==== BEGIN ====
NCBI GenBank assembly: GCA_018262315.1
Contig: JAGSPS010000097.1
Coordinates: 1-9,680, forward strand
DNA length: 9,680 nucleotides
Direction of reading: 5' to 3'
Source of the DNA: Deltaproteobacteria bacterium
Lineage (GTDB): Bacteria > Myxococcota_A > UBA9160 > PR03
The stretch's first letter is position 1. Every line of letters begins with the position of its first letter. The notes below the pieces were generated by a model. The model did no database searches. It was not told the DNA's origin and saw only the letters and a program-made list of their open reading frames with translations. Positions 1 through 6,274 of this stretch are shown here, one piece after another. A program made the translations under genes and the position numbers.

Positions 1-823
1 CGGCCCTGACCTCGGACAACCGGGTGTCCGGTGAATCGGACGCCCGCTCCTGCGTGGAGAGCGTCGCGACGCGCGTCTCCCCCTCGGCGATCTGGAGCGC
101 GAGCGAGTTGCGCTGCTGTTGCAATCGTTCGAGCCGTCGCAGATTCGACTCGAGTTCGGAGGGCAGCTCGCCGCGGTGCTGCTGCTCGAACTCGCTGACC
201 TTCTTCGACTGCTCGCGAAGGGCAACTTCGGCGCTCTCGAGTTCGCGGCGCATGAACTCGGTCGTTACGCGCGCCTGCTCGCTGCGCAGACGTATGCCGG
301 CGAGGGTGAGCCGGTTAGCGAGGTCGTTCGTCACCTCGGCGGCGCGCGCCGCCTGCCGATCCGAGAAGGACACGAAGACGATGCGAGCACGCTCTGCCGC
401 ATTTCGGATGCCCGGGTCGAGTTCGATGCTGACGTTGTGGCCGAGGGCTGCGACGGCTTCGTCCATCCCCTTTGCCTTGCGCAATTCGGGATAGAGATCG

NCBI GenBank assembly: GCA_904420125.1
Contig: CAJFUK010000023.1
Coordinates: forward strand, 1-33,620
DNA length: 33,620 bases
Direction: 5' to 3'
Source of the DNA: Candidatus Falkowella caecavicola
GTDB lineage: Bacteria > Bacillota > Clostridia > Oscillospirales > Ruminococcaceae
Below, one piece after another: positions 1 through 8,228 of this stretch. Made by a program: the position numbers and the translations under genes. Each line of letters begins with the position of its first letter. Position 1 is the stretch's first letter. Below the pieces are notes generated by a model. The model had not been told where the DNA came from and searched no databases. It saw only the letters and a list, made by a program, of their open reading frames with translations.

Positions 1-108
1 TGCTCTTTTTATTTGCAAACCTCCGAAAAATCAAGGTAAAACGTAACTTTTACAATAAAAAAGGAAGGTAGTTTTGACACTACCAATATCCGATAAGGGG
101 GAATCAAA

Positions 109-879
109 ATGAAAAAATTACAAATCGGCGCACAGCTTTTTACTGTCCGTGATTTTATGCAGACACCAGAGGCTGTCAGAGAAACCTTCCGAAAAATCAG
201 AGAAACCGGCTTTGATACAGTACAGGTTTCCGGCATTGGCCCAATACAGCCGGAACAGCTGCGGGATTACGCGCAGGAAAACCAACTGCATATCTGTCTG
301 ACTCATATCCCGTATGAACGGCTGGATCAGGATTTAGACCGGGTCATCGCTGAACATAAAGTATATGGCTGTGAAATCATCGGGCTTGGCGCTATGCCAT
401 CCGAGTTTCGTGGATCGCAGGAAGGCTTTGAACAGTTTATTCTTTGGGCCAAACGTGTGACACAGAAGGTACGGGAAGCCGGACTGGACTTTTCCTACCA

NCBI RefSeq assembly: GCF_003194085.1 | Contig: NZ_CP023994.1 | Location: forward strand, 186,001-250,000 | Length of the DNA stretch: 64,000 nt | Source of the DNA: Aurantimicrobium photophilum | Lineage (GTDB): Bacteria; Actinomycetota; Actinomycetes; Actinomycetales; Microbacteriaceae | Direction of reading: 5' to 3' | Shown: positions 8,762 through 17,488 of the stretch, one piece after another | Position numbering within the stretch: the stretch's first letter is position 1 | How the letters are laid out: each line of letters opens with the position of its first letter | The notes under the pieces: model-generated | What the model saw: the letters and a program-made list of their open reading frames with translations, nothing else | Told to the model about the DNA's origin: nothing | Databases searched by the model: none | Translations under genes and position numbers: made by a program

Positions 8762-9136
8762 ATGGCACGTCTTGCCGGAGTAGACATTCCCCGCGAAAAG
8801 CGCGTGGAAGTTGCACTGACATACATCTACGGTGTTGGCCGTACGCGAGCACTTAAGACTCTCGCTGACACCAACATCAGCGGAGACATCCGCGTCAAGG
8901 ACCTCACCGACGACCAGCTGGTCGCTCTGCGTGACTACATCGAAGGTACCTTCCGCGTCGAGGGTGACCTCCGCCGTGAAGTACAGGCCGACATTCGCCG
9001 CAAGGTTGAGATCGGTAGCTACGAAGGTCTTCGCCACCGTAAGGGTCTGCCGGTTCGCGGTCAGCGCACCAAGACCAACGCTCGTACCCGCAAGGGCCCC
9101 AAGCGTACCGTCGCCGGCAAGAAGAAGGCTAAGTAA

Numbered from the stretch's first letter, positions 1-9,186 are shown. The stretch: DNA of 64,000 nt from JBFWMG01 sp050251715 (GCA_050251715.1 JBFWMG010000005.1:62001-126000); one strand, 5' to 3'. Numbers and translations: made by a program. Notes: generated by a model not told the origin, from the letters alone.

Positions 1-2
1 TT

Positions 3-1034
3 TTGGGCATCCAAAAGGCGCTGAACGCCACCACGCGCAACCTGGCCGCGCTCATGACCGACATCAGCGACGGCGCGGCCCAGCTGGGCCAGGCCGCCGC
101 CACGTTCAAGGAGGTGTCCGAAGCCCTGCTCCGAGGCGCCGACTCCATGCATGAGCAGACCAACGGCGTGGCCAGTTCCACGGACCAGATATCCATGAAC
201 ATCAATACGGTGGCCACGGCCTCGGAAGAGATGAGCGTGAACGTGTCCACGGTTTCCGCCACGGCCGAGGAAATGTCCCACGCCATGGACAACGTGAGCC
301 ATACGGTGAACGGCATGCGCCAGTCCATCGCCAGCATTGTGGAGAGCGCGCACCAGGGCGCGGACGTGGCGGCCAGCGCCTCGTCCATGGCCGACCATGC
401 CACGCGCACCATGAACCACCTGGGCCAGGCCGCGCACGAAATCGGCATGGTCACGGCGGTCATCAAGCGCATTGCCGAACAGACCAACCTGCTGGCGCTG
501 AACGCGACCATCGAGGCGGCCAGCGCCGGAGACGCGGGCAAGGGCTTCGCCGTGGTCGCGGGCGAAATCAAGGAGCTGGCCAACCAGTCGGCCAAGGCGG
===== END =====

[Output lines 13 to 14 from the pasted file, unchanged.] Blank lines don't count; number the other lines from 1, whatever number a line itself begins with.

301 CGAGGGTGAGCCGGTTAGCGAGGTCGTTCGTCACCTCGGCGGCGCGCGCCGCCTGCCGATCCGAGAAGGACACGAAGACGATGCGAGCACGCTCTGCCGC
401 ATTTCGGATGCCCGGGTCGAGTTCGATGCTGACGTTGTGGCCGAGGGCTGCGACGGCTTCGTCCATCCCCTTTGCCTTGCGCAATTCGGGATAGAGATCG